4 leadership strategies to help women advance in the tech industry

The tech industry, despite being a leader in the world of work, is lagging behind on gender parity, with women still being underrepresented and underpaid compared to their male counterparts. The COVID-19 pandemic has further stalled women’s advancement, as millions have left the workforce since the start of 2020, whether due to layoffs or taking on responsibilities such as family and caregiving. As the place of women in technology has become more ambiguous, many have considered changing careers or leaving the workforce entirely.

Today, women make up about 47% of the US workforce, but they hold less than a third of leadership positions in technology, a low level of representation that predates the pandemic. Although it is not yet clear how the past two years will affect women in US companies – and more specifically in the tech industry – moving forward, it is clear that the crisis is far from over. While there are no quick fixes, there are steps women can take to expand the list of women leaders in technology.

To understand this, I reached out to Kristi White, President and CEO of Absolute Software, about her experience climbing the technology ladder to get to the C-suite. She shares valuable advice on how women can regain lost ground and narrow the gender gap that has plagued the industry for years.

1. Recognizing the inequalities imposed by the hybrid economy

Companies are increasingly incorporating flexible working arrangements, and women are embracing this freedom. A FlexJobs survey found that 68% of women would prefer remote work after the pandemic, and 80% rated it as the best job. “Historically, women have had to choose between applying for jobs or looking after their families — and this has increased during the pandemic,” White said.

Women are discovering the benefits of telecommuting, but Wyatt cautions, “Being amenable to flexible schedules only scratches the surface of what is needed to make this business a success.” If not implemented correctly, it can exacerbate inequality. Personal staff may get greater insight from management, which may lead to more sponsorship opportunities. Leaders must be cognizant of enriching the company’s culture for all. “This means actively adjusting workplace cultures to ensure that women, and remote workers in general, do not face negative consequences in terms of wages, upward mobility, or job security,” White said.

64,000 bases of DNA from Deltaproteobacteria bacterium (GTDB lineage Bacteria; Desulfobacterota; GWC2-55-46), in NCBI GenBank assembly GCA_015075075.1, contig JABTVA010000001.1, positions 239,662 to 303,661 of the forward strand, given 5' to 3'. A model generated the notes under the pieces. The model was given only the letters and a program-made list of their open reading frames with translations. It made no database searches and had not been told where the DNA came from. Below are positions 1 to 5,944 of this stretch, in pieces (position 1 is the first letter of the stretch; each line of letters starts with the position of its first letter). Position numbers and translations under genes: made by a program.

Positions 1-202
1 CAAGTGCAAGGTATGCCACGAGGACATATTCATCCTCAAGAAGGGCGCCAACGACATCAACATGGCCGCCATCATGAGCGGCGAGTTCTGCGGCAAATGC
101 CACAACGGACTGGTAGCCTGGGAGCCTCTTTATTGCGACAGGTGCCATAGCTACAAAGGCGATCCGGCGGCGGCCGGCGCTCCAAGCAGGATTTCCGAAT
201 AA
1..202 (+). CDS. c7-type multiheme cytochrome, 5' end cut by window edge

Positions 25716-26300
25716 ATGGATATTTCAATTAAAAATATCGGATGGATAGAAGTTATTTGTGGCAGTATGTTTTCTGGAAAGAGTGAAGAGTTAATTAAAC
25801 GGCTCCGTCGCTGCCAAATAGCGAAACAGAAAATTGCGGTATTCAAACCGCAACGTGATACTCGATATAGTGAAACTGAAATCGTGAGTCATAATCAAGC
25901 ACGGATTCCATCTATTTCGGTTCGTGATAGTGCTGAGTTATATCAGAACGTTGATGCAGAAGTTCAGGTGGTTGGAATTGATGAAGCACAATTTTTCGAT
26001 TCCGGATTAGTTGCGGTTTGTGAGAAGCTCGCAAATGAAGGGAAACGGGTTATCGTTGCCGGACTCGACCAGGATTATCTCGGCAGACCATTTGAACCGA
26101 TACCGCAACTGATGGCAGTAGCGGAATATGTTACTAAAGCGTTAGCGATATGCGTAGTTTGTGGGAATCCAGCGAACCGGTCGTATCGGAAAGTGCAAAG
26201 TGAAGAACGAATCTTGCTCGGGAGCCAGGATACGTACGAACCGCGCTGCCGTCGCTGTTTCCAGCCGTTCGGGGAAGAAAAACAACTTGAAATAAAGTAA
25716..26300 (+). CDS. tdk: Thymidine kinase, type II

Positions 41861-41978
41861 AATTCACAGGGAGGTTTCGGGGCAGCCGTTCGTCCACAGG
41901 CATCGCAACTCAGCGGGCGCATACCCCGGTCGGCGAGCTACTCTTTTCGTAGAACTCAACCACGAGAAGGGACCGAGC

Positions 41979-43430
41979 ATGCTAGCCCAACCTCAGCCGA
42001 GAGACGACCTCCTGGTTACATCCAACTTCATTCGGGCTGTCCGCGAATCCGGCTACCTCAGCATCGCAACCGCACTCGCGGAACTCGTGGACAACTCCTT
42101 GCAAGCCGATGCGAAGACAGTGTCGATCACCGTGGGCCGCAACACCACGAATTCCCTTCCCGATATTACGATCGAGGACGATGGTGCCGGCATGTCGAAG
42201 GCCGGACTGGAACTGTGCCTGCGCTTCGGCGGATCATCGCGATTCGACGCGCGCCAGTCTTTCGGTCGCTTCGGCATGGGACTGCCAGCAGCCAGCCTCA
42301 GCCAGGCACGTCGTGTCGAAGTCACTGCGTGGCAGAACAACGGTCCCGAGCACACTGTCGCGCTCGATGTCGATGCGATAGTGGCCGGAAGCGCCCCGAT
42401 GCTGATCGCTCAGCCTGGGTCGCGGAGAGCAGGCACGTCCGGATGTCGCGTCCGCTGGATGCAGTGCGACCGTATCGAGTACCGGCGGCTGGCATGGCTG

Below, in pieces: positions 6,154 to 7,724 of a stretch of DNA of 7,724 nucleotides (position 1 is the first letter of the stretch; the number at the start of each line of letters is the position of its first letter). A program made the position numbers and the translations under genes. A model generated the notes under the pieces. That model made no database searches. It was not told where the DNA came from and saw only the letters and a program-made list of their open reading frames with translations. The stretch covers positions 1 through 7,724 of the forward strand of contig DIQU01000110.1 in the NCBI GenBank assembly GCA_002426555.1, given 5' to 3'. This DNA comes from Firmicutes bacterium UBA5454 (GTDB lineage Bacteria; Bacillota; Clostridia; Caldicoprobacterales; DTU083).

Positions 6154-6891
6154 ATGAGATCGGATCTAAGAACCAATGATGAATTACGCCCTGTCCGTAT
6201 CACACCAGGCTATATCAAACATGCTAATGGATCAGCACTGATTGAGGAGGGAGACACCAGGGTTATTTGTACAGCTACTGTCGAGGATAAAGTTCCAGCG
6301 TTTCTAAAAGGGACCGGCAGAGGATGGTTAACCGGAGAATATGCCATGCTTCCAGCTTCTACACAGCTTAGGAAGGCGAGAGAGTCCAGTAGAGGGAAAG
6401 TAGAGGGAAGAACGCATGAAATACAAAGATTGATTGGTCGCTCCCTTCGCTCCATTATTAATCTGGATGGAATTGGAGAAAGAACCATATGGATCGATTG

2. Sharpening the saw for professional advancement

The technology landscape is changing rapidly, with new innovations, technologies and concepts constantly being introduced. But in an ever-changing sector, how can women break through the noise? White co-starred in becoming a Hybrid Action Ninja. “Be inclusive and connect with colleagues and team members wherever they are,” and most importantly, “create” — don’t “wait” — for opportunities.

Professional development, in particular, lacks female professionals in technology. According to the Skills Soft survey, 32% of women in tech cited the lack of development opportunities as a major challenge in pursuing their career. “In today’s remote world, online learning and certifications are a great way for women to improve skills, reskill and accelerate career change to enter higher-level, higher-paying jobs,” Wyatt said.

3. Closing the confidence gap

In a male-dominated industry like technology, women are more likely to suffer from imposter syndrome. “Gender biases and stereotypes in the tech world are real, so it is important to be confident in your unique skills, experience, and perspective,” Wyatt said. According to the National Bureau of Economic Research, women often underestimate their ability and performance, and are more likely to disqualify themselves from positions if they do not meet the full standards. To break this cycle, White suggests, “Women focus on the ability to learn as a strength.”

4. Pursuing the benefits of mentorship

A professional network is critical for technology professionals and the next generation of innovators to follow. Through mentorship, women gain tangible opportunities, social connection, and visibility. However, “mentoring is not a monthly lunch or formal contract,” says White. “It’s having an inspiring person close to you, who is willing to invest and work with you.”

The benefits of diverse driving are well established, but the tech world has yet to fully embrace them. The gender gap persists, and women are still underrepresented at all levels in the company. To drive lasting change, companies need to renew their pledge to advance gender equality. As White preaches, “We all rise by lifting others up.” Committed action will benefit all stakeholders in the industry from companies and their employees to the customers they serve.

The opinions expressed here by Inc.com columnists are their own, not those of Inc.com.

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